Avaya upgrades software for interactive voice response

Changes make it simpler to create and adapt IVR

Avaya announced Tuesday at the SpeechTEK2007 conference that it is enabling a voice-recognition front end to customers' self-service applications that are based on Web services.

So if a bank has an automated balance-checking application that customers navigate by selecting touch-tones on a phone keypad, Avaya's Voice Portal software can make the same Web-services infrastructure navigable by voice commands without modifying the back end.

Voice Portal 4.0 software supports call control extensible markup language (CCXML), making it possible for voice-response features to be added to Web services backends that also support this standard language. Before, adding voice recognition required reworking the application itself to communicate via voice XML.

The new version of the software also supports automated outbound call applications. So a medical office could blend its test-records application with Voice Portal and Avaya's Dialog Designer tool to automatically call patients to give them test results.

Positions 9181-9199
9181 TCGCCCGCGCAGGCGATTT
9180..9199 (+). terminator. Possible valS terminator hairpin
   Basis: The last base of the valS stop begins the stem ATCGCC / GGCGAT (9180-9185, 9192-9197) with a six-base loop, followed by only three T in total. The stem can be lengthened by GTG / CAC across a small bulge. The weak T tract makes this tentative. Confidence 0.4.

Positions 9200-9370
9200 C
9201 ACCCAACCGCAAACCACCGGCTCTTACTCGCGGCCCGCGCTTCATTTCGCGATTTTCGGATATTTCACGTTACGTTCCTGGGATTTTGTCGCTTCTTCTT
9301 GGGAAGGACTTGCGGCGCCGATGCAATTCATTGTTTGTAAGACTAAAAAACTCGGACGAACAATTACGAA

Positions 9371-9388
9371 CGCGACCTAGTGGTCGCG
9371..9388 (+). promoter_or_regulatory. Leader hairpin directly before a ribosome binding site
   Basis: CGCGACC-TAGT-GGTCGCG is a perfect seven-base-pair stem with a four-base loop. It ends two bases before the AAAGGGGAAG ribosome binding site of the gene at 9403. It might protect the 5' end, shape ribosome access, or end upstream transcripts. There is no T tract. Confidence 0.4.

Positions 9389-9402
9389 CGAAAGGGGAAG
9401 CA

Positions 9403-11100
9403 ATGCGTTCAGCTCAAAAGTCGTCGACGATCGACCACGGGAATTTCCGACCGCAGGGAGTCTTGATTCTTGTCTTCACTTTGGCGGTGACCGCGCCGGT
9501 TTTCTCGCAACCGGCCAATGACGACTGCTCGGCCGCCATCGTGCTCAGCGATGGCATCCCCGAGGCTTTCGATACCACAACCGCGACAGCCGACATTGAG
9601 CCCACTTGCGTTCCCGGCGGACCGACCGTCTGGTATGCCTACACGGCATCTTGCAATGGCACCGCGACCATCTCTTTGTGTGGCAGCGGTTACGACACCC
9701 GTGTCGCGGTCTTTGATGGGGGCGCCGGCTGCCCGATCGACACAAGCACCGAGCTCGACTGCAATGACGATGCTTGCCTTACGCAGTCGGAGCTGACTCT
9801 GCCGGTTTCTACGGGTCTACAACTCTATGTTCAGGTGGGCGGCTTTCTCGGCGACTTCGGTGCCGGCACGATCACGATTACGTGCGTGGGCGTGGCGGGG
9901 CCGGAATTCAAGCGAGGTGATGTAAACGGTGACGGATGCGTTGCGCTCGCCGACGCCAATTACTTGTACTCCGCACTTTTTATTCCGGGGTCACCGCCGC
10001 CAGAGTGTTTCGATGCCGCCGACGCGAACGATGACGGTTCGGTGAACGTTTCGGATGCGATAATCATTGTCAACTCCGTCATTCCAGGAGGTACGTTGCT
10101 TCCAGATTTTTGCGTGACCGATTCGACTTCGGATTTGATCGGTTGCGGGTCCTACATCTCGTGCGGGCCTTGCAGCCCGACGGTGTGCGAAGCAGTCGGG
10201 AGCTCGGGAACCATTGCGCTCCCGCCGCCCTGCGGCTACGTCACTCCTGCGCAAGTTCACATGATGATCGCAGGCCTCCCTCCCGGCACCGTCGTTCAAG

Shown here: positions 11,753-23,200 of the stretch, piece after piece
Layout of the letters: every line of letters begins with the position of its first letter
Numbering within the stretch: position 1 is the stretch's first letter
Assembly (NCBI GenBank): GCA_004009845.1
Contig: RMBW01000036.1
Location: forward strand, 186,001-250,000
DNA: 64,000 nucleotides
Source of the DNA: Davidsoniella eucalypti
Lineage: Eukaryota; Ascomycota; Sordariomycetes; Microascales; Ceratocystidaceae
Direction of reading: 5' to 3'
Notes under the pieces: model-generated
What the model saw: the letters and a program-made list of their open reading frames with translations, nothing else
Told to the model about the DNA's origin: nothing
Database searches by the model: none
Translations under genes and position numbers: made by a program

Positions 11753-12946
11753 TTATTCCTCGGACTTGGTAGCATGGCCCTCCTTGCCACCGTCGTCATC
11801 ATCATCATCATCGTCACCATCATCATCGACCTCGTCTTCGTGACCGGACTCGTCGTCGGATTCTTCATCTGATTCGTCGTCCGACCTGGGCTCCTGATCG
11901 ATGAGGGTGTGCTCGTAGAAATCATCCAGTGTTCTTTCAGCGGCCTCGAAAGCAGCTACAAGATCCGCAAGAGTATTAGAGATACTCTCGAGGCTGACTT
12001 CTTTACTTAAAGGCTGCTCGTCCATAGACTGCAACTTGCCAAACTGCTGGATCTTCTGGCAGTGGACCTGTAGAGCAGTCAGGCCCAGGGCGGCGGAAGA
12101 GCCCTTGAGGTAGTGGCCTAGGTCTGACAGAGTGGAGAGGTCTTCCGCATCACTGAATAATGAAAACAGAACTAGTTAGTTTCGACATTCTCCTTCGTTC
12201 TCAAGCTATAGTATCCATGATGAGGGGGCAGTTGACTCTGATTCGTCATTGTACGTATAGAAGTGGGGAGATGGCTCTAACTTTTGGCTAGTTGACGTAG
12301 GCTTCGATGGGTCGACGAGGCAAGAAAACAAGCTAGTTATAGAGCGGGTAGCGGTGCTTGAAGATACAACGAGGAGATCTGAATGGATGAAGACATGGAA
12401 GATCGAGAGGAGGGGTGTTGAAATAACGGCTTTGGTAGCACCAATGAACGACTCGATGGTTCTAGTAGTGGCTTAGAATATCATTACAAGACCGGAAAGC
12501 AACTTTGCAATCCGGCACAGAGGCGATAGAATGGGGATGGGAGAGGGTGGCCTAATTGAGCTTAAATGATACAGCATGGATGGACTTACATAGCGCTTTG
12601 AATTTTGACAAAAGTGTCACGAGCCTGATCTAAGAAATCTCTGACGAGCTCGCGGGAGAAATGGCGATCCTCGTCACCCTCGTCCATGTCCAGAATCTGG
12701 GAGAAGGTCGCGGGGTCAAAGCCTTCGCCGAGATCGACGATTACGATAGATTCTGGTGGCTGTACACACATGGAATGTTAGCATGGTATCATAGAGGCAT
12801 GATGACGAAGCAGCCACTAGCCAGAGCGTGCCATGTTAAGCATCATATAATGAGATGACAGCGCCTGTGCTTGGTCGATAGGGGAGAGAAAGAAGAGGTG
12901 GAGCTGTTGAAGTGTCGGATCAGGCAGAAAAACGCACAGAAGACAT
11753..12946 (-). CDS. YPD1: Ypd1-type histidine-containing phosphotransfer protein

Similarly, the new capability could be blended with an appointments application, and call patients to have them confirm appointments using speech.

Avaya is also upgrading Interactive Response, its TDM-based speech and self-service software. Interactive Response 3.0 includes features that make it possible for applications designed for Voice Portal to be used through Interactive Response as well. Before, Interactive Response required its own applications.

The 3.0 software includes reports that can help monitor costs savings generated by IVR applications and how well IVR is accepted by customers. It generates reports on how many calls are completed via IVR vs. a live call agent, and details which IVR transactions customers are more likely to complete. This can help set strategies or refine applications to make the more attractive to customers, Avaya says.

Dialog Designer, Avaya's IVR-application development tool, now has support for CCXML as well as SIP signaling and IBM speech technologies, making it simpler to create new applications that rely on these protocols and languages.

All the software upgrades are available now.

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Tim Greene

Network World

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